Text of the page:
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Bright future for tourism in Cromer as seaside town basks in new found publicity

PUBLISHED: 08:38 20 November 2017

A kite flyer enjoying the sunshine at Cromer beach.
Picture: ANTONY KELLY

A kite flyer enjoying the sunshine at Cromer beach. Picture: ANTONY KELLY

Archant Norfolk 2017

When a group of Travellers descended on Cromer and unleashed a crime wave, the national media attention threatened to harm its reputation as a friendly tourist town.

Waves crashing on Cromer beach on a fresh autumn day Waves crashing on Cromer beach on a fresh autumn day

But the cliche “any publicity is good publicity” turned out to apply to the situation.

For, according to leading figures in the town, August’s weekend of disorder has raised Cromer’s profile and given it a boost.

Gary Dickenson, the president of the Chamber of Trade in Cromer, pictured inset, said he had not come across any tourism businesses that had been negatively affected following the disorder, which brought the town to a standstill on August 18 and 19.

“It does not seem to have had any effect at all and it was business as normal almost straight away,” he said.

Cromer gets back on its feet after the problems caused by travellers at the weekend. Picture : ANTONY KELLY Cromer gets back on its feet after the problems caused by travellers at the weekend. Picture : ANTONY KELLY

“It was a one-off incident and if anything it has raised the profile of Cromer and we need to work on the back of that.”

He said despite the weekend’s events, it had been a “very good year” for business in Cromer.

“The chamber and town council are working together on a new marketing campaign for 2018, but that is not directly related to what happened but was also something we thought we needed to do.”

Suffield Park ward councillor for North Norfolk District Council Nigel Pearce said the events that unfolded in August had been “disastrous” but felt the town had recovered quickly and successfully.

Cromer town centre. Picture : ANTONY KELLY Cromer town centre. Picture : ANTONY KELLY

A resident of the area since 1997, Mr Pearce said: “Visitor numbers are where they should be and I think we’re looking towards an even better year next year.

“The story made national and international headlines and made a lot of people look for Cromer so it definitely raised the profile of the town.

“Taking the age-old adage from the music industry that there’s no such thing as bad publicity, I think Cromer has done very well following that weekend.”

Benjie Cabbell Manners, owner of Amazona Zoo in Cromer, said they had plans to refurbish the zoo in 2018 and it would take a lot more than a single disruptive weekend to dent the town’s image.

Cromer gets back on its feet after the problems caused by travellers at the weekend. Gary Dickenson. Picture : ANTONY KELLY Cromer gets back on its feet after the problems caused by travellers at the weekend. Gary Dickenson. Picture : ANTONY KELLY

He said: “Cromer is a united Norfolk town and it will be around long after troublemakers try to disturb this wonderful seaside destination. We have more than ever to offer visitors to showcase this.”

Amazona Zoo is home to over 200 animals from tropical South America, including jaguars, monkeys, peccaries, otters, owls, macaws and parrots.

“Cromer will always be a bucket and spade holiday destination and the local community has worked hard together to ensure its reputation will always remain family-friendly,” said Mr Cabbell Manners.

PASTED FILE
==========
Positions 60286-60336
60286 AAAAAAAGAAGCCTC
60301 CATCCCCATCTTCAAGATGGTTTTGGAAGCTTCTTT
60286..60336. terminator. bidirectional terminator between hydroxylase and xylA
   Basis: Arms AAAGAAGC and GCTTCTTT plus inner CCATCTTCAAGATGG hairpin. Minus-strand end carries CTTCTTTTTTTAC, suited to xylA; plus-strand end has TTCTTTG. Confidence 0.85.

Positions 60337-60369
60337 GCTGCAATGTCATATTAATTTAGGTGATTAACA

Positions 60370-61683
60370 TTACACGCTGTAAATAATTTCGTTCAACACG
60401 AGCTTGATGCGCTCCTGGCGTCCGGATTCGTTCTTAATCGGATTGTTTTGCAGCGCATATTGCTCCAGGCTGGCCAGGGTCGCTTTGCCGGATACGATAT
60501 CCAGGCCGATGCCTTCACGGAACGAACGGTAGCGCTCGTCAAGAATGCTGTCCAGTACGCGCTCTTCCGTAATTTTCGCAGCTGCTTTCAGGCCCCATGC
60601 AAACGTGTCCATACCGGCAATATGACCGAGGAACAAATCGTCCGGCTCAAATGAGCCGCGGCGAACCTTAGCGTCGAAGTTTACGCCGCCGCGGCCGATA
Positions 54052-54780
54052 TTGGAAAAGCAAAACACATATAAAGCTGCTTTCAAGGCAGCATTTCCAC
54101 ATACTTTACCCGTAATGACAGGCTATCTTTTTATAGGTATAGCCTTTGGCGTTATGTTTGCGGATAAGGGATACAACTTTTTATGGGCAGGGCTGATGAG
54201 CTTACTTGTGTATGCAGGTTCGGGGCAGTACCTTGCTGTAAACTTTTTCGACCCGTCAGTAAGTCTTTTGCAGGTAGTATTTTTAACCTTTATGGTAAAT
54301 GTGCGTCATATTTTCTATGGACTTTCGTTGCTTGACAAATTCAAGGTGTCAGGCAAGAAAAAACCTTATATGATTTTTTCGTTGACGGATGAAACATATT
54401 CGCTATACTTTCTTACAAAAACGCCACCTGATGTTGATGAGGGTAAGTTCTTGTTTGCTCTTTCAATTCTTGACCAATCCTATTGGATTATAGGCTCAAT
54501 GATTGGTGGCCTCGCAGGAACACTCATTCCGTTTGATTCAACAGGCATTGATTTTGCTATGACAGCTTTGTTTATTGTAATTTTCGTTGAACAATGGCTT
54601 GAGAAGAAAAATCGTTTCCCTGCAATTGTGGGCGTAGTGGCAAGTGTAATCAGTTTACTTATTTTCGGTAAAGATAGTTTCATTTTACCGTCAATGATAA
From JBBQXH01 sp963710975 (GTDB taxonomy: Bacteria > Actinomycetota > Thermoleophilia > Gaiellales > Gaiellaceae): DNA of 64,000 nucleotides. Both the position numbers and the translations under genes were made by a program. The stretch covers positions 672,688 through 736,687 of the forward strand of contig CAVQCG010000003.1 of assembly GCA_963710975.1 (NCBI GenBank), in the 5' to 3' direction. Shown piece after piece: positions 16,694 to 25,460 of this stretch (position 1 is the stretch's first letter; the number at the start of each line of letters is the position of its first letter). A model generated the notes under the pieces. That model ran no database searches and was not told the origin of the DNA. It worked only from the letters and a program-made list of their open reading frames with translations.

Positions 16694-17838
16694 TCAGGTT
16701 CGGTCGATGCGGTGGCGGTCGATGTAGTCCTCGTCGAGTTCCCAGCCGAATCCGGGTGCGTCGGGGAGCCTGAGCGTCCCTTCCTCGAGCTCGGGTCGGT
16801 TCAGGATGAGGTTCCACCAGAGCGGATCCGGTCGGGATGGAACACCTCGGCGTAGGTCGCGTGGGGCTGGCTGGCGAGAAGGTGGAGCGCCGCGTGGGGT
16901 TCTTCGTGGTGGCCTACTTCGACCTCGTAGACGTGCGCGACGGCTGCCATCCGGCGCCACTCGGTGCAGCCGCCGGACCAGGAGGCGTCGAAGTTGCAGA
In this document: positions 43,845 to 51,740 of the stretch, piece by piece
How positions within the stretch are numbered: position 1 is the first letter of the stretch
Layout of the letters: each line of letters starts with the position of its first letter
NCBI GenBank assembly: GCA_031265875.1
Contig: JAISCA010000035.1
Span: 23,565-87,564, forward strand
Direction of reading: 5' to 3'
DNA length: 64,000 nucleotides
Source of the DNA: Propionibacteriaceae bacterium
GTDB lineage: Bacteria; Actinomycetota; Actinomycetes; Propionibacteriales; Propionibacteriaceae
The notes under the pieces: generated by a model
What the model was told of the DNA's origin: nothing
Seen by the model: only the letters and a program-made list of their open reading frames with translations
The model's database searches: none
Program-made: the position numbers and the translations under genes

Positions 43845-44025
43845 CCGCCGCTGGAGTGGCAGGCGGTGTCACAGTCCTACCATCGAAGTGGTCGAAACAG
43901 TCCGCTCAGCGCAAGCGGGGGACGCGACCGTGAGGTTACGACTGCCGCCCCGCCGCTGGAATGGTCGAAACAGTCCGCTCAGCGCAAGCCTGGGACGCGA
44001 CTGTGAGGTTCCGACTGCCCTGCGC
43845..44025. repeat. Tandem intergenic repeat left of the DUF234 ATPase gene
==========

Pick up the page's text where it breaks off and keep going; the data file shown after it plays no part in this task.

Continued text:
Tom Ellis, a director of Norfolk Country Cottages, said Cromer continued to be one of the most popular and sought-after destinations for holidaymakers to Norfolk.

Suffield Park Ward Cllr Nigel Pearce. Picture: Ian Burt Suffield Park Ward Cllr Nigel Pearce. Picture: Ian Burt

He said the town was attracting significant investment in holiday properties despite the incident in August.

Mr Ellis said: “Year on year we are seeing positive growth in terms of visitor numbers and bookings.

“For example, we have seen an increase of 72pc in bookings this year compared to last year and 9pc of searches on our website are for Cromer.”

He said the town was attracting “wonderful attention” from national press and bloggers who rated it for its Victorian nostalgia and relaxed coastal vibe.

Benji Cabbell-Manners of Amazona Zoo, Cromer. PHOTO: ANTONY KELLY Benji Cabbell-Manners of Amazona Zoo, Cromer. PHOTO: ANTONY KELLY

The Cromer Pier Show was also well regarded and the town’s relatively new Walkers are Welcome status along with its location on the National Coastal Path made it popular with different markets.

Walkers are Welcome is a non-profit making Community Interest Company.

Launched in 2007, it is a nationwide initiative that looks to encourage towns and villages to be welcoming to walkers and there are now over 100 locations across the UK that have joined the scheme.

Mr Ellis said the town was also benefiting from recent investment in tourism products.

Tom Ellis, 33, director of Norfolk Country Cottages in Holt.

Picture: MARK BULLIMORE Tom Ellis, 33, director of Norfolk Country Cottages in Holt. Picture: MARK BULLIMORE

“We have witnessed an increase in people investing in holiday properties in Cromer and also in the standard of accommodation on offer. This is wonderful for visitors as it gives them a greater choice of appealing and desirable places to stay, in a place that has something for everyone from families looking for a summer break to walkers wishing for an active winter escape.”

• See www.enjoycromermore.co.uk and join the Enjoy Cromer More Facebook group to see how you can get involved.

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